Another interesting thing that I want to mention is a dog’s inability to break down carbohydrates in the forms of corn, wheat and other grains (including rice, especially white rice). I bet you are surprised here as 9/10 vets will tell you to add rice to your dog’s diet for helping out with poop consistency and/or diarrhea), is that dogs DONT POSSESS THE AMYLASE ENZYME in their saliva or stomach juices as we do (remember our human digestion starts in the mouth). Amylase is required to break down the starches in carbohydrates and us humans, that process it by nature’s intention start in the mouth. Not so for dogs. Instead of the amylase enzyme dogs have SALIVARY LYSOZYME which is important for killing bacteria in food.

FUN SCIENTIFIC FACT This is the very reason why we tend to get tooth diseases such as cavities from the sugars resulting in carb metabolism; yet dogs get gum disease from the starches in carbs that tend to stick to their teeth, causing plaque and tartar build-up along the gum line.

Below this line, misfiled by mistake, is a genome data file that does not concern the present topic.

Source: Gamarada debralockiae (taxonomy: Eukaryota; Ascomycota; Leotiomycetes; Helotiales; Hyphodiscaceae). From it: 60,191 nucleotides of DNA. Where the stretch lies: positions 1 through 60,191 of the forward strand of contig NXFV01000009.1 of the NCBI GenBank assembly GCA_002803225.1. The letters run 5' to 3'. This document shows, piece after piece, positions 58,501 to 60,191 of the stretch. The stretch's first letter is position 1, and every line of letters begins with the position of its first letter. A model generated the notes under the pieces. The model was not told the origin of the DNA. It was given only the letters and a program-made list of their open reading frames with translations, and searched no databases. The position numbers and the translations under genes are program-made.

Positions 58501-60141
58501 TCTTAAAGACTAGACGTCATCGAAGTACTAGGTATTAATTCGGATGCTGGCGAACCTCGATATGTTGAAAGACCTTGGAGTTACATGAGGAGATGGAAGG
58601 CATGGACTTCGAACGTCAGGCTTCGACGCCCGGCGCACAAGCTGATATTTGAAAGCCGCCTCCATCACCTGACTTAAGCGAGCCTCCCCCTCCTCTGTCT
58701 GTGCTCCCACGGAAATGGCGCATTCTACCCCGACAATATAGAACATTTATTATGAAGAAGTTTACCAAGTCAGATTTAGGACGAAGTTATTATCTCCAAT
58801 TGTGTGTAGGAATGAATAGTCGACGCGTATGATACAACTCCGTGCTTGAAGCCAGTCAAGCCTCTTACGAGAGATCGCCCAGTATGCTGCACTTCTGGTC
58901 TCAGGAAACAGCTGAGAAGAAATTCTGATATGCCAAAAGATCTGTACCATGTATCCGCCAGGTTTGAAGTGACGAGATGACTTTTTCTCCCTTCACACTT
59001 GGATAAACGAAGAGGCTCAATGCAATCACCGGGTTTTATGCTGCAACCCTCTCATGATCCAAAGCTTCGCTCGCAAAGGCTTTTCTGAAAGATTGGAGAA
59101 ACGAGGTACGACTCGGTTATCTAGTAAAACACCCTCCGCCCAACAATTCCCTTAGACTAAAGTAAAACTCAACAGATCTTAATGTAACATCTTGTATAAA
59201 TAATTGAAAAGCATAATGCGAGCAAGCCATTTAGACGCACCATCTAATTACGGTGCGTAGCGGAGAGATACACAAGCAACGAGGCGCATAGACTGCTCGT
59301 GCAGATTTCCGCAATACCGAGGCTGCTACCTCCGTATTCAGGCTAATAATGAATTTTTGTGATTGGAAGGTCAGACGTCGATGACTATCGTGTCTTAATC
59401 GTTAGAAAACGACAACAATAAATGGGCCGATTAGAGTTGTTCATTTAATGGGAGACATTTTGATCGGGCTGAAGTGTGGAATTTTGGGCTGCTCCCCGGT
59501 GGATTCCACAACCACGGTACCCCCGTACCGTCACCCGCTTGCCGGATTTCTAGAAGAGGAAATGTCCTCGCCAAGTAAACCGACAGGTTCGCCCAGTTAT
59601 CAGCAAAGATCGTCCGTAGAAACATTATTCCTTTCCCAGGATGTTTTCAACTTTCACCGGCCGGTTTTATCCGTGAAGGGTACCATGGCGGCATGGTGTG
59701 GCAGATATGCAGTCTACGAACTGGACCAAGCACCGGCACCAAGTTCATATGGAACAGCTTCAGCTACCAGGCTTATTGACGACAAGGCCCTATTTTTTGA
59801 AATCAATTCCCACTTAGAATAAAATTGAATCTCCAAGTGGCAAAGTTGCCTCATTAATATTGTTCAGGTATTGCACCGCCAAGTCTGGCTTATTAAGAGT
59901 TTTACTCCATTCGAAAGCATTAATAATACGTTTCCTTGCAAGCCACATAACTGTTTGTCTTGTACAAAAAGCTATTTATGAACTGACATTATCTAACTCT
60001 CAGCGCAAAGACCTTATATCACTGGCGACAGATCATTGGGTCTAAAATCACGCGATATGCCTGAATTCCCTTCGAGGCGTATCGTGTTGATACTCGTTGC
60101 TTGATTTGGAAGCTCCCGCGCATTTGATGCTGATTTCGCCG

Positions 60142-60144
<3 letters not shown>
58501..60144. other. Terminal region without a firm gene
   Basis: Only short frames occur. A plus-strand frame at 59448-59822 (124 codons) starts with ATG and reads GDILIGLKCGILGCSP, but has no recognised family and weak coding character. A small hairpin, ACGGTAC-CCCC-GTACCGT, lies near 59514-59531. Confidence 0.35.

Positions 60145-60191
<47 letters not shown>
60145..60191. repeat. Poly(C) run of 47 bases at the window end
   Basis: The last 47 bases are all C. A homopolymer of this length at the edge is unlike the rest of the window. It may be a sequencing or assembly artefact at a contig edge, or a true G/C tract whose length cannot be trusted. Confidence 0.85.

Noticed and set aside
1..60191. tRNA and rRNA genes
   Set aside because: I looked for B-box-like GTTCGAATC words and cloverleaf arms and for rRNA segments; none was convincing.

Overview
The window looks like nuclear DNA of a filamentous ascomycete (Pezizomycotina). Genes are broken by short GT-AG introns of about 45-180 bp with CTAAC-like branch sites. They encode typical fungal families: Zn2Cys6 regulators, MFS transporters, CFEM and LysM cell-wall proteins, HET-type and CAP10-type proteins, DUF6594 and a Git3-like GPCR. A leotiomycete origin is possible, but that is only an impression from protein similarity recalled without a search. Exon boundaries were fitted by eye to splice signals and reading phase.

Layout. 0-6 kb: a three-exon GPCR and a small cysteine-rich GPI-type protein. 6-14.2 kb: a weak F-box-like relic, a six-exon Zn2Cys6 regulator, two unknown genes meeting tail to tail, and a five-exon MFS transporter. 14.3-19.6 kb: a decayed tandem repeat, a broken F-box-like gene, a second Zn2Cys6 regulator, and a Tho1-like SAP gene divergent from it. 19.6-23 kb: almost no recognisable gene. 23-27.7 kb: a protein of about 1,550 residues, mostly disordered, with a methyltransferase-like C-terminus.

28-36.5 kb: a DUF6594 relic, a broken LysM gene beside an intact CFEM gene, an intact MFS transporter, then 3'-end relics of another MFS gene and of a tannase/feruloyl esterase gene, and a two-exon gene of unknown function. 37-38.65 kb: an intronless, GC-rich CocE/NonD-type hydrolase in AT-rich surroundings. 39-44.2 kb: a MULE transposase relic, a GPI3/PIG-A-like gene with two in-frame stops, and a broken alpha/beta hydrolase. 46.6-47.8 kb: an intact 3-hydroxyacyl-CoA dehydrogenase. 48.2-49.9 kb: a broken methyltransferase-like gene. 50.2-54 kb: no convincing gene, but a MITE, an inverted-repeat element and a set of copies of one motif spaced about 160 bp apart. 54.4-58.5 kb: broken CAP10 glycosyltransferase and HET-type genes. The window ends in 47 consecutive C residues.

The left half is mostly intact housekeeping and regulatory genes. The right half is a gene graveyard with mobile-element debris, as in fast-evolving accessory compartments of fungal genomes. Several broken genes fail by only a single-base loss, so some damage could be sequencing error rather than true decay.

So you got to this far reading! I am impressed please leave a comment or like for my post if you like my raw food blurbs it incorages me to write more for you

Well, I bet at this point you might be wondering why, if carbohydrate is unnecessary for dogs, so many brands of kibble contain so much of it, many with well over 40% carbs. There are two reasons why kibble is often carbohydrate-based. First, carbs are cheap (corn, wheat, oats, soy and rice). Second, they are used to prevent the extrusion processes (extreme heat and extreme pressure) disintegrating the kibble biscuit in its making. The starchy stuff is what keeps a kibble biscuit together.

The last OFF NOTE My final thought to capture here, is that grain-free doesn’t always mean carbohydrate-free. Its not grains that are problematic for dogs, it is carbohydrate. This means SO-CALLED GRAIN FREE KIBBLE IS MISLEADING, especially when it's still rich in carbohydrates.

The photo used is a credit to all-mighty google